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Kate Colby, author

ISBN: 0-9723331-9-3Cover photo: Orchard House c.1865. Courtesy of the Louisa May Alcott Memorial Association05 01 200680pp$12

Kate Colby

Kate Colby is the author of Fruitlands (Litmus Press, 2006), Unbecoming Behavior (Ugly Duckling Presse, 2008), Beauport (Litmus Press, 2010), The Return of the Native (Ugly Duckling Presse, 2011), and I Mean (Ugly Duckling Presse, 2015). Her first title, Fruitlands, was selected by Rosmarie Waldrop for a Norma Farber First Book Award in 2007. Chapbooks include Rock of Ages (Anadama Press) and A Banner Year (Belladonna), and recent journal publications include New American Writing, Vanitas, No: A Journal of the Arts, EOAGH, and Little Red Leaves. A recent interview about her work can be found at Bookslut. She grew up in Massachusetts, interloped in California, and now lives in Providence, RI, where she works as a teacher and copywriter.

Praise for Fruitlands

Taking its title from the transcendentalist utopian community founded by Bronson Alcott, Fruitlands offers its own visionary perspective on contemporary life. In this collection, cultural work is social innovation, and Kate Colby produces and decomposes identity, history, and narrative through fully engaged aesthetic practice. While Fruitlands views the architectural or urban plan from the vantage of an Archimedean point, it inverts the telescope to record transformative and occasionally anarchic encounters on the human scale. Colby maps out exciting possibilities for poetry and other spaces of representation in this stunning debut.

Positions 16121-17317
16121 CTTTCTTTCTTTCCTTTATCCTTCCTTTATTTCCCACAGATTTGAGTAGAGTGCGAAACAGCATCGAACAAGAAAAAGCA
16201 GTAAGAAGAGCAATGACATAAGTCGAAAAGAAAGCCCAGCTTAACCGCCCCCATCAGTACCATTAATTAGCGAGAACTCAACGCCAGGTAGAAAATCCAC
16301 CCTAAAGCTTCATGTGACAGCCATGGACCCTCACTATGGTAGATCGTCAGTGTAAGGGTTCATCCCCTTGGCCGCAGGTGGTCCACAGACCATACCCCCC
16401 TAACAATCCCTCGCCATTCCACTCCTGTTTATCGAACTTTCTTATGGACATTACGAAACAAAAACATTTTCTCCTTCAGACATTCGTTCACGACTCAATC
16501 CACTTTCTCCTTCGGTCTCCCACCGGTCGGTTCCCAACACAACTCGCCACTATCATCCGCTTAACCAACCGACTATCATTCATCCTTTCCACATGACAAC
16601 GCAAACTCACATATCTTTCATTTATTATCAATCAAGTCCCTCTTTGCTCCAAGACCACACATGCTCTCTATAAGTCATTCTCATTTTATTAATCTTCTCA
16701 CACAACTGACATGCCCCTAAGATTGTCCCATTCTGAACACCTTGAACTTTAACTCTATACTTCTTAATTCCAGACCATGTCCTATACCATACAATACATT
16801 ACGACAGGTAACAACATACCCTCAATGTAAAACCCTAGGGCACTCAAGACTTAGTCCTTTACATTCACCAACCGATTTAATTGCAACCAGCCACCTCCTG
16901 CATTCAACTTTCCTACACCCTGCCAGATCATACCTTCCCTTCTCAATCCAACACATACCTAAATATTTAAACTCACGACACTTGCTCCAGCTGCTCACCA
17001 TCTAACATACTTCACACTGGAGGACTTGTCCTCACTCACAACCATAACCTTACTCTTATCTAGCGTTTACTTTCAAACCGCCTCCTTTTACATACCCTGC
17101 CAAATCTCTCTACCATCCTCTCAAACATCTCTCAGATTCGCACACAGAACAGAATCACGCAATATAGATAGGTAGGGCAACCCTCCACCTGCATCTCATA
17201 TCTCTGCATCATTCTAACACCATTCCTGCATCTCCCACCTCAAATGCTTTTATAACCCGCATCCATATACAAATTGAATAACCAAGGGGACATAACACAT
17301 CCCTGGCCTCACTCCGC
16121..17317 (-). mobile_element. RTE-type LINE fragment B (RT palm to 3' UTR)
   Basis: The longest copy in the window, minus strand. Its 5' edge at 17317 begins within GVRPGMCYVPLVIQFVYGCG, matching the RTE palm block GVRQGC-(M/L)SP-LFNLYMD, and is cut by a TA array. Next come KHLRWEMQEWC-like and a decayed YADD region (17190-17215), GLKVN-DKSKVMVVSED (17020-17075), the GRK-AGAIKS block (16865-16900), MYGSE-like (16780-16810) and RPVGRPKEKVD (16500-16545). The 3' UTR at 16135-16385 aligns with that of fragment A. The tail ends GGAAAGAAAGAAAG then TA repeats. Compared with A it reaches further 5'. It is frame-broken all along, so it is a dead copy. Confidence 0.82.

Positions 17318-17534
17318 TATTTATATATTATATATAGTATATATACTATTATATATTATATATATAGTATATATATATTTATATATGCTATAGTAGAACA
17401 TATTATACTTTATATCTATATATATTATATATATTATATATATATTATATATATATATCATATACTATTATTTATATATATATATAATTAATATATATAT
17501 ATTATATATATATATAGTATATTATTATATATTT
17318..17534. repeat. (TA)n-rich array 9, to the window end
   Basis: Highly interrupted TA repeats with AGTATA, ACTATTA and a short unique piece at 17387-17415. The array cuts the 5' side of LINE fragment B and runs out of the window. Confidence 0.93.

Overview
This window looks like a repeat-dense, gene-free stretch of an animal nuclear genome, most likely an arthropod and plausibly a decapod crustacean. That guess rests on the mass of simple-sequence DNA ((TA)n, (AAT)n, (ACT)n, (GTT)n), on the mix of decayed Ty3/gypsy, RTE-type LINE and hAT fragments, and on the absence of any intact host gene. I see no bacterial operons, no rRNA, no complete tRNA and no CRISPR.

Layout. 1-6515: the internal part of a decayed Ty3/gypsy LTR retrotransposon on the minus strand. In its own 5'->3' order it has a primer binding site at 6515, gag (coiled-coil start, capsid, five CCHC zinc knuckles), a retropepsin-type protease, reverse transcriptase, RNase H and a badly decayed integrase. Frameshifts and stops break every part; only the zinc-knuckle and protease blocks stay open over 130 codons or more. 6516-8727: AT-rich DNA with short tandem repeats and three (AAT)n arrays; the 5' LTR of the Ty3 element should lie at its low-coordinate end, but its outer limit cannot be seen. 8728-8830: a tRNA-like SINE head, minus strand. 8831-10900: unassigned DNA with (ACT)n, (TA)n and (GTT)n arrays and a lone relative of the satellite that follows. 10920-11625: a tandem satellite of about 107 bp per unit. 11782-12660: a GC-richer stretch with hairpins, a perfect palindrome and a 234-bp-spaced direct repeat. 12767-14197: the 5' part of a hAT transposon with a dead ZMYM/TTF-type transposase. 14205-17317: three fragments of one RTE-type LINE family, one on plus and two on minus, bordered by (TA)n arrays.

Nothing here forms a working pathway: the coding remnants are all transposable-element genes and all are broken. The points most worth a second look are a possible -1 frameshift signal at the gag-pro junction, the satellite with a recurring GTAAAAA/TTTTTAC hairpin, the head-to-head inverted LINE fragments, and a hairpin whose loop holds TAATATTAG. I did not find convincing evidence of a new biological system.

Paul Foster Johnson

Under pressure, under duress, being a creature of habit caught in the sudden glare of utopic wishfulness, one wakes up in Fruitlands, smuggled inside Colby’s intriguing and recombinant language of surveillance, pulled into suggested routes of survival and eco-linguistic liberties in a century you suddenly desire.

Kathleen Fraser

Kate Colby has a gift for blending observation with lyric energy and wit. Capturing the world through a constantly shifting frame, these poems urge us to consider the difference between the ‘false spring’ and the real one. Colby’s field of reference ranges from Hofstadter to Schwarzenegger, and her ambitious title poem will leave you reeling.

Elizabeth Willis

Excerpt from Fruitlands


Turning to weightless implements of gear-click hedging in


blue, our ticking gaze in light like waves, overturning

A lifeline, a forerunning wake of life rafts and instruments, liminal seconds in cesium skimmed threshold or eleventh hour

draped across the doorjamb.

We lack fear of flatness or our impalement on axes, blinking a reticle of stasis; turn it over and begin again, this dripping like TV test patterns.

Let’s stay, I say, and buoy ourselves in river locks intercalated in channels or our fender-bent synapses, recycling

this floating.

Never believing in water torture or autisms as misfortune, we were counting gold in a pointillistic landscape of radiating boulevards. In Budapest, a necropolis of shifting foci grid-dots, Soviet heroes, missing limbs.

The thought does not sadden us, but the calculation of sundials; whether flat or equatorial

they always deliver

this sublimating ice

(we are tapping on the ceiling)